This article was originally written and published to Pigeon Review, a literary and art magazine. This article is designed and written for new writers looking for publication, but it’s open to everyone. (My article for artists is on the way!) This article is also focused on fiction-based writing, not articles, book reviews, etc. Finishing a short story is a fantastic moment, one filled with pride … Continue reading How to submit to Literary Magazines
Hey everyone! I’m the fiction editor for an online art and writing publication called Pigeon Review. We are now open for submissions! What are we looking for? Well, the full submissions guidelines are here. But, for a little idea, we want writing that flows from place to place. Stories that make us question whether it’s fiction or reality. For art, we love the idea of … Continue reading Pigeon Review now open for submissions
Writing is a real job! Just a little validation for everyone. If you’re like me, then you’ve heard, “Writing isn’t a real job.” something like two hundred and forty-three times in your life. On a certain level, it’s true. Writing is not often a financially stable way to move through life. However, that isn’t what I mean by writing is a real job. Without disparaging … Continue reading Is writing a real job?
Taking a break from writing is easy. Returning to writing afterwards is difficult. Like anything else that requires commitment, patience, and dedication, stepping away from writing can feel like sliding down some unseen totem pole (or up, since the best are at the bottom?). How do you get back into it? Easy. Give yourself a break. A different kind of break. If it’s only been … Continue reading How to return to writing after a break
Even if you’ve never written a single word, at some point in your life someone has told you how important a plot is to a story. If you have nothing else, you need a plot. For architect writers, the writer that meticulously plots out the story down to the very intricate detail, creating a plot is easy. It’s the first brick in a towering foundation. … Continue reading Using Movement or Conflict instead of a Plot
As an editor, I often tell my clients to add more to their story. Most of it are the “how” and “why”s of a story. “How did they get from Point A to Point B?” “Why did they go into that room without any reason?” “Why are they spending hundreds of dollars in this scene when in the last scene they lamented having money troubles. … Continue reading Why it’s important to remove the ‘fluff’ writing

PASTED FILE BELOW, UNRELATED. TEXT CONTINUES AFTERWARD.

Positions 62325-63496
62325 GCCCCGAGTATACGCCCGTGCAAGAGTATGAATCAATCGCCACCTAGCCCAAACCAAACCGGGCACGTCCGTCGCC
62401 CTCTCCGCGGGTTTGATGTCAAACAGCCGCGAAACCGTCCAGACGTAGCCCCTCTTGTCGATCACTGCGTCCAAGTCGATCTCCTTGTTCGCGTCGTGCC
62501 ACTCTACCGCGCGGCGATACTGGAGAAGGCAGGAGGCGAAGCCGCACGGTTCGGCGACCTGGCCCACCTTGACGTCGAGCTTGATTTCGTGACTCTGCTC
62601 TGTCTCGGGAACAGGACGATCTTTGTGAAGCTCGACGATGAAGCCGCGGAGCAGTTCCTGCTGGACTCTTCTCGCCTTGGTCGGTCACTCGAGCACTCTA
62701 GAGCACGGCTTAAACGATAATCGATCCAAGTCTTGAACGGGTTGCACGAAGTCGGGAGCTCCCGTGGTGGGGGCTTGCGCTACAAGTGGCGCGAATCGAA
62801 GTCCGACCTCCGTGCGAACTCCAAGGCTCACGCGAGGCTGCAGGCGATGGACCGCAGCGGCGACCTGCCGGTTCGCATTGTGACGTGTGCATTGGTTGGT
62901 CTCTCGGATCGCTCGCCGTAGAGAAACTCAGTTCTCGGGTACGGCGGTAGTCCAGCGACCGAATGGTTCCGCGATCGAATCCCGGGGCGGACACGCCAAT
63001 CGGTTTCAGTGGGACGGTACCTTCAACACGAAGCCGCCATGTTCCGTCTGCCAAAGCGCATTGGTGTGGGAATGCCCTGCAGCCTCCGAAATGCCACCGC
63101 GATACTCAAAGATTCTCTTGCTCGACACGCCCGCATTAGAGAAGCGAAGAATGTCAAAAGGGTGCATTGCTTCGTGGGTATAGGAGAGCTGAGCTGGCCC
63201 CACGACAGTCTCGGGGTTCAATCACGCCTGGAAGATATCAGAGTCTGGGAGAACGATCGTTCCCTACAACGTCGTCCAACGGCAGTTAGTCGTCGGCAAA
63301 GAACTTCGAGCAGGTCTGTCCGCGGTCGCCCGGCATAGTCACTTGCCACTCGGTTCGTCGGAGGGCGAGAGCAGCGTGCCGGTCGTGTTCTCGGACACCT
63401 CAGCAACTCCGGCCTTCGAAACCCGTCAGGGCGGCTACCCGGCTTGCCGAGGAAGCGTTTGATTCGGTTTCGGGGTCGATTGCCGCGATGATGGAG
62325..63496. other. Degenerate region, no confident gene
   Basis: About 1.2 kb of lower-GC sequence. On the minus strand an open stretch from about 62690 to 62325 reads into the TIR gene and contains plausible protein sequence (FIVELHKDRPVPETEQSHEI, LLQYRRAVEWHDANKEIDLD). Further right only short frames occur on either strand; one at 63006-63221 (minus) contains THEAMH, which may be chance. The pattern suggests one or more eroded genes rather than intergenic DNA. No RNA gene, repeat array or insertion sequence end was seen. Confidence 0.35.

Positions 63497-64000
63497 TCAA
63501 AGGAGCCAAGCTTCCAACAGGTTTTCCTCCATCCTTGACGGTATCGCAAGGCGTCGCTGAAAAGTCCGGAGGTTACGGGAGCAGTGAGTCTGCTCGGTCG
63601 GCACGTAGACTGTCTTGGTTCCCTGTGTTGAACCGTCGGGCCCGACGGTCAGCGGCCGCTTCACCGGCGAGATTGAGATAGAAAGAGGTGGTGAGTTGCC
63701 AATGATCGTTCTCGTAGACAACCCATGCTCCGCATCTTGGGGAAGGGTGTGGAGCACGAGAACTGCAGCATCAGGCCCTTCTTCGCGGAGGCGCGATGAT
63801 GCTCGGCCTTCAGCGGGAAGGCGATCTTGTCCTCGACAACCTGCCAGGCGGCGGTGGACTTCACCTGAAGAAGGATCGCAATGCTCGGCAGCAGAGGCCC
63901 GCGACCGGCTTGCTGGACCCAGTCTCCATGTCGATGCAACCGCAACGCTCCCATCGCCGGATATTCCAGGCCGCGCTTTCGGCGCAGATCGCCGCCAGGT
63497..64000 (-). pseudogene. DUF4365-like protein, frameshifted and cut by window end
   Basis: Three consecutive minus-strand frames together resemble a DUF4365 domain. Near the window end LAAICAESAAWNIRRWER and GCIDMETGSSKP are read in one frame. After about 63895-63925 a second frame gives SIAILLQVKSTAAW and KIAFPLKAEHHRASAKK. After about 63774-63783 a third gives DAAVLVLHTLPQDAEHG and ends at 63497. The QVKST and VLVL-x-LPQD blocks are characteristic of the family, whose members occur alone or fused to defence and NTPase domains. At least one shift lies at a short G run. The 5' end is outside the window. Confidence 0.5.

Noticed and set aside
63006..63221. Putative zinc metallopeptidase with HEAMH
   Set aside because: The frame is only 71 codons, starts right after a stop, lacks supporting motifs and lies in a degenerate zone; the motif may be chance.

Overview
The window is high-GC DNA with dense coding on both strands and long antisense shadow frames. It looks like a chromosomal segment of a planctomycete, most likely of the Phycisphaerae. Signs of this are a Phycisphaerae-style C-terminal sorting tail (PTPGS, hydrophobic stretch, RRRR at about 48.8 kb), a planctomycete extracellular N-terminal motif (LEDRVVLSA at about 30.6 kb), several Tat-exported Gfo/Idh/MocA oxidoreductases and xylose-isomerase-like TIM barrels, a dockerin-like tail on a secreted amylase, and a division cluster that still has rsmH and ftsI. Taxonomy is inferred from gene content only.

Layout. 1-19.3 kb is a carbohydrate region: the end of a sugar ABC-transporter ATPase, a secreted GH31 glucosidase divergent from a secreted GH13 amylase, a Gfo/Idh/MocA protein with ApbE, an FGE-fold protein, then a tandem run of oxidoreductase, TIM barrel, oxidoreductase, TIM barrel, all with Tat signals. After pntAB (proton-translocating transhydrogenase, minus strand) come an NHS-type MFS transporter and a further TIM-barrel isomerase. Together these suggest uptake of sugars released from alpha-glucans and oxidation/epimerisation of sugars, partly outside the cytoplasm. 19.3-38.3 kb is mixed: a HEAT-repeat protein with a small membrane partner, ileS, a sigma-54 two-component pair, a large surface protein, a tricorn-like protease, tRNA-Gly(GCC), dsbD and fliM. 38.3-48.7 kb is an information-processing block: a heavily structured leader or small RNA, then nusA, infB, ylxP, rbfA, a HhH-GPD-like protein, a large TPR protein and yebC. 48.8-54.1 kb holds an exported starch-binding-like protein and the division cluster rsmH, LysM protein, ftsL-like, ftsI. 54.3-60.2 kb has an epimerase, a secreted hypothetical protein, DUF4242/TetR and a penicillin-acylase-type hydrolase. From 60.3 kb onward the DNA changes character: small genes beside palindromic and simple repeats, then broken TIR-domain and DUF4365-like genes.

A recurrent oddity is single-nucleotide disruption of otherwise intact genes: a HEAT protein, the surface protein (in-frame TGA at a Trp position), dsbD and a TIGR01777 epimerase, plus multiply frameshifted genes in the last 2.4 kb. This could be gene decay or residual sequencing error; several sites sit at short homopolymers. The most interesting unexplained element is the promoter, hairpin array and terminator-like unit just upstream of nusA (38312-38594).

The train’s brakes jerked me awake. I took a second to remind myself of where I was headed. Looking out the window, I remembered. Germany. Checking the map on my phone I saw that we passed into the border half an hour ago. “Huh. Not bad.” I muttered to myself. “Still time to sleep.” Before returning to sleep I looked at the other people around … Continue reading Chapter 2 of We Fall and We Fly [Fantasy/New Adult Novel]
When winter came to Paris, it dragged with it a sky full of clouds. Damp chill crawled along streets, eating through thick wool and thin cotton without discrimination. A week ago, snow raced through the skies, turning cars and trees into mysterious masses, a treasure for discovery. On this particular morning winter sleeps in so the snow melts, the chill slinks away down into the … Continue reading Chapter 1 of We Fall and We Fly [A Novel]
While still traveling the world Living in the moment is damn-near impossible. At some point, while growing up, we all forgot how to enjoy the moment we’re in. We start looking forward to the future, start imagining all the ‘what-if’s and ‘what will be’s, and forget to enjoy what we’re doing. Do you play a sport? Instrument? Video game? Do you cook? Do you have … Continue reading How can we learn to live in the moment?
James stared out the car window, drawing shapes on the condensation collecting inside. “Doin’ okay there, sport?” his father, in the driver’s seat next to him, asked. He liked to call James “sport” or “pal.” Even “kiddo.” It didn’t matter that James was twenty-seven and had lived alone for the better part of ten years. “Yeah, Dad. Doing okay,” James said, hovering between sarcasm and … Continue reading Lost in Thought